Standing with your toes slightly under the bar and feet shoulder width apart, reach down and grip the bar wherever you feel comfortable. Straight down directly below your shoulders is an ideal position.
While holding onto the bar, flatten your back and point your bum up in the air, look up always, keep your chest high and your back straight.
Pull the bar up to hip height (hinge at your hips), lock your knees and hips and squeeze your glutes, hold for a couple of seconds and then slowly bring the bar back down to the floor. Take the bar back down in the same way you came up.
Tip! Your back should be as neutral as possible, avoid rounding your back or over-exaggerating the lower back arch.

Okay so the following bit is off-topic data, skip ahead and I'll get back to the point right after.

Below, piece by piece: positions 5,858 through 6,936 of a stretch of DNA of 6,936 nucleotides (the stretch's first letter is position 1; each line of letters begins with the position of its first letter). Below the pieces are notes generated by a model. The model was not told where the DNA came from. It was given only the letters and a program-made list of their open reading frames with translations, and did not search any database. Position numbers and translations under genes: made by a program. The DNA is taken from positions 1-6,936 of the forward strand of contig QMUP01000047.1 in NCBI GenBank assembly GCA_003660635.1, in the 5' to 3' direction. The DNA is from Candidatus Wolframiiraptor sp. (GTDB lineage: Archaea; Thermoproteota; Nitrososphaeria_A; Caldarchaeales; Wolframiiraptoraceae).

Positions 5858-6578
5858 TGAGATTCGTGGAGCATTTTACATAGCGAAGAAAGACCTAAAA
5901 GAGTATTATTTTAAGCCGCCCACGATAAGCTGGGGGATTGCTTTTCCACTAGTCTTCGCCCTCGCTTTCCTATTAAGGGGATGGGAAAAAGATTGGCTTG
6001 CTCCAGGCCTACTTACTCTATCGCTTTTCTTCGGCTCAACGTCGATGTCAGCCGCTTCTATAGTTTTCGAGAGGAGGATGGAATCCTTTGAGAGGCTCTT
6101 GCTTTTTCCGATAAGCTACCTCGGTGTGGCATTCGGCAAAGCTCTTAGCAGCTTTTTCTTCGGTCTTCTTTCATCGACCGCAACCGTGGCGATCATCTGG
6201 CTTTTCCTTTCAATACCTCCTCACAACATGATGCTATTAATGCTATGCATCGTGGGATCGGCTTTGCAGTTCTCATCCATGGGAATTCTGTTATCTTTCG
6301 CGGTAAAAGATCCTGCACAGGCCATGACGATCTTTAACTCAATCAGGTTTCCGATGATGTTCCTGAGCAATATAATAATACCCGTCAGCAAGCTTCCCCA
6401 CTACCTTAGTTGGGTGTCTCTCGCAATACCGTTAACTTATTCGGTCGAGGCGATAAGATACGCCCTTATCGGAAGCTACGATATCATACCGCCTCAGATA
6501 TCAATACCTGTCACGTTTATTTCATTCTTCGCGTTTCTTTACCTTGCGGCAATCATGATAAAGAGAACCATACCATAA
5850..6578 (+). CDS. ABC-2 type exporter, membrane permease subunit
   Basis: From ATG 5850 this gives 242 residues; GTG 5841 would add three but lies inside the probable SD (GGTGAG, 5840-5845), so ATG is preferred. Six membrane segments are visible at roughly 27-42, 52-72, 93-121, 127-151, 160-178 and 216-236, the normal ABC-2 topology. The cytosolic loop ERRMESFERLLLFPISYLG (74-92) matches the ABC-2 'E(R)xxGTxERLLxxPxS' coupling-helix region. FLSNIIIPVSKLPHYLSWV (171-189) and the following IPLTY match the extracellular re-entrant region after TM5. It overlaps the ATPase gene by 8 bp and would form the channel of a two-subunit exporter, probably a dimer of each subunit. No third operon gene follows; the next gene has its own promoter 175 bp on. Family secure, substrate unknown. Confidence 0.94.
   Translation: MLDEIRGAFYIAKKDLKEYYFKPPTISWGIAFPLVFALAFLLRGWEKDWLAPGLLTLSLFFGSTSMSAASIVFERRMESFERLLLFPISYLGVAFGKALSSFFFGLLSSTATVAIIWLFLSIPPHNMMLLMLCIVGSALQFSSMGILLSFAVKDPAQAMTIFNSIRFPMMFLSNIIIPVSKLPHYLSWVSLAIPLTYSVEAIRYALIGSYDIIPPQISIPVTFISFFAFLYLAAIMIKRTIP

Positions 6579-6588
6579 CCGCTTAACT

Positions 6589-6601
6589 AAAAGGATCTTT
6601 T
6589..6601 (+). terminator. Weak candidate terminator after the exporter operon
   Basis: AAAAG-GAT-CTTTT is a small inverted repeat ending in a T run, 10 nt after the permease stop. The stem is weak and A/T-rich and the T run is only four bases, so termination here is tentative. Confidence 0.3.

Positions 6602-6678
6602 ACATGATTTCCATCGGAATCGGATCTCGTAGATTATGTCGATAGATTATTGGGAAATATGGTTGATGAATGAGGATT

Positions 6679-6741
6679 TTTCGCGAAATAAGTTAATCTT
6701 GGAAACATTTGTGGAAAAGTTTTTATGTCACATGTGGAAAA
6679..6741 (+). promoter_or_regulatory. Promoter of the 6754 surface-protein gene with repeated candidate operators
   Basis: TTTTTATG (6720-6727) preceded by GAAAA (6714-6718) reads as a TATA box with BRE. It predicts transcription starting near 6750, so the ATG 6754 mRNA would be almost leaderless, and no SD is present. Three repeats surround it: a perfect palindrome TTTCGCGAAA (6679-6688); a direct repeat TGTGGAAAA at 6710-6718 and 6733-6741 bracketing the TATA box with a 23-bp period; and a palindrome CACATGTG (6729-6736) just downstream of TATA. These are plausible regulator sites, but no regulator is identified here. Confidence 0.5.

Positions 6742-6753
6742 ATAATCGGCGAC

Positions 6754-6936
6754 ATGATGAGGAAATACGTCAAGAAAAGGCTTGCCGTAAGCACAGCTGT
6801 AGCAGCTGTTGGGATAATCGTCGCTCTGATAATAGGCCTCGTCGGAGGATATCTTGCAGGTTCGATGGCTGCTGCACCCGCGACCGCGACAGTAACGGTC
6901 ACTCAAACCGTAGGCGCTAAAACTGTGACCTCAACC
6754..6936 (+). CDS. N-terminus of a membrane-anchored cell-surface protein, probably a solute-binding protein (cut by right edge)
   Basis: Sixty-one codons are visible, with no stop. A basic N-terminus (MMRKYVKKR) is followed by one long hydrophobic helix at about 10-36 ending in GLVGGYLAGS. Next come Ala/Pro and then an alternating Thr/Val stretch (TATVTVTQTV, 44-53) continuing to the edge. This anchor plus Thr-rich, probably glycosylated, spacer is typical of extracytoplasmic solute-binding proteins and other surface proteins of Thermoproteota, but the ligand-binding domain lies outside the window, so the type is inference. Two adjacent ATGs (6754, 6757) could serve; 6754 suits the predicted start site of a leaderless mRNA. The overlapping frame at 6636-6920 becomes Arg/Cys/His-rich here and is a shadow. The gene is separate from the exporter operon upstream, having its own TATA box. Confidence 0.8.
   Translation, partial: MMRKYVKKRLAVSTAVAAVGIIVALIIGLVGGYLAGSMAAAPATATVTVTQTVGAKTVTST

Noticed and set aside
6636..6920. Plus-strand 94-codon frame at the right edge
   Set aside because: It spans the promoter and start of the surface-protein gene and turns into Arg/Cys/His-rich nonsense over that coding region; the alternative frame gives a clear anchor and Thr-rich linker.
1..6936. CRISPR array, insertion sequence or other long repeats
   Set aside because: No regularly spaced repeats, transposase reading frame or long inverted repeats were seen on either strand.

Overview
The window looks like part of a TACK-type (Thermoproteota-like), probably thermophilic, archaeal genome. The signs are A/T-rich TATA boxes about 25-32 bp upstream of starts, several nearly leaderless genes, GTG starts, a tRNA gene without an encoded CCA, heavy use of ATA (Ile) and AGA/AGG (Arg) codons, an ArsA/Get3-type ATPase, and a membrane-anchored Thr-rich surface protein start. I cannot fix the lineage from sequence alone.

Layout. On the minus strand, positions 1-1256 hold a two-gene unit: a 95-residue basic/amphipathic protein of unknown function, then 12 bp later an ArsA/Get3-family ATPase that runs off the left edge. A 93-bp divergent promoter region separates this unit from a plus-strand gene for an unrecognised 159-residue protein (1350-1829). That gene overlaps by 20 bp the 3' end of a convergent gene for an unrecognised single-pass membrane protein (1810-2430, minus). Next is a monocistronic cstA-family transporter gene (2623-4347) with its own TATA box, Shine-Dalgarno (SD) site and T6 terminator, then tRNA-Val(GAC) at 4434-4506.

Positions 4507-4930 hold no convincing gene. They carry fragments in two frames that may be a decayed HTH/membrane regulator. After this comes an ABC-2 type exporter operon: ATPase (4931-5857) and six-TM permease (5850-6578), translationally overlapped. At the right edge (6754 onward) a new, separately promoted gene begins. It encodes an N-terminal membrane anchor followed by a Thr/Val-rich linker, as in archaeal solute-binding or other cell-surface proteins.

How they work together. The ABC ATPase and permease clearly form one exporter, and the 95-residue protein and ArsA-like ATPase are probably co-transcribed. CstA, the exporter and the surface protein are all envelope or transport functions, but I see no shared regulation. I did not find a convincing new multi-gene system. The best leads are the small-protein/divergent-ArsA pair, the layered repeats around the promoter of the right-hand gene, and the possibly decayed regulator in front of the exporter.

If you are finding that your grip is starting to go, you can start using switch grip, this is where you have one hand over and one hand under when gripping the bar. This will help you keep hold of the bar!
Also, if you’re lucky enough to have a gym who have invested in a trap bar let us know and we will help you ensure you’re deadlifting with correct form on that. These are particularly good if you have lower back issues, and some even say they get much more power on them, likely due to the fact that being inside the bar means it’s loaded to your centre of gravity.
This is what it takes!
Hopefully by now you can see that weight training for women is in a league of its own. If you want serious results, you must take this seriously.
Forget everything negative you have heard about being a woman in weightlifting and embrace the fact that your gender does not define your physical strength.
Beginner and advanced weight training isn’t too dissimilar, for the most part the lifts are the same; it’s the performance that changes.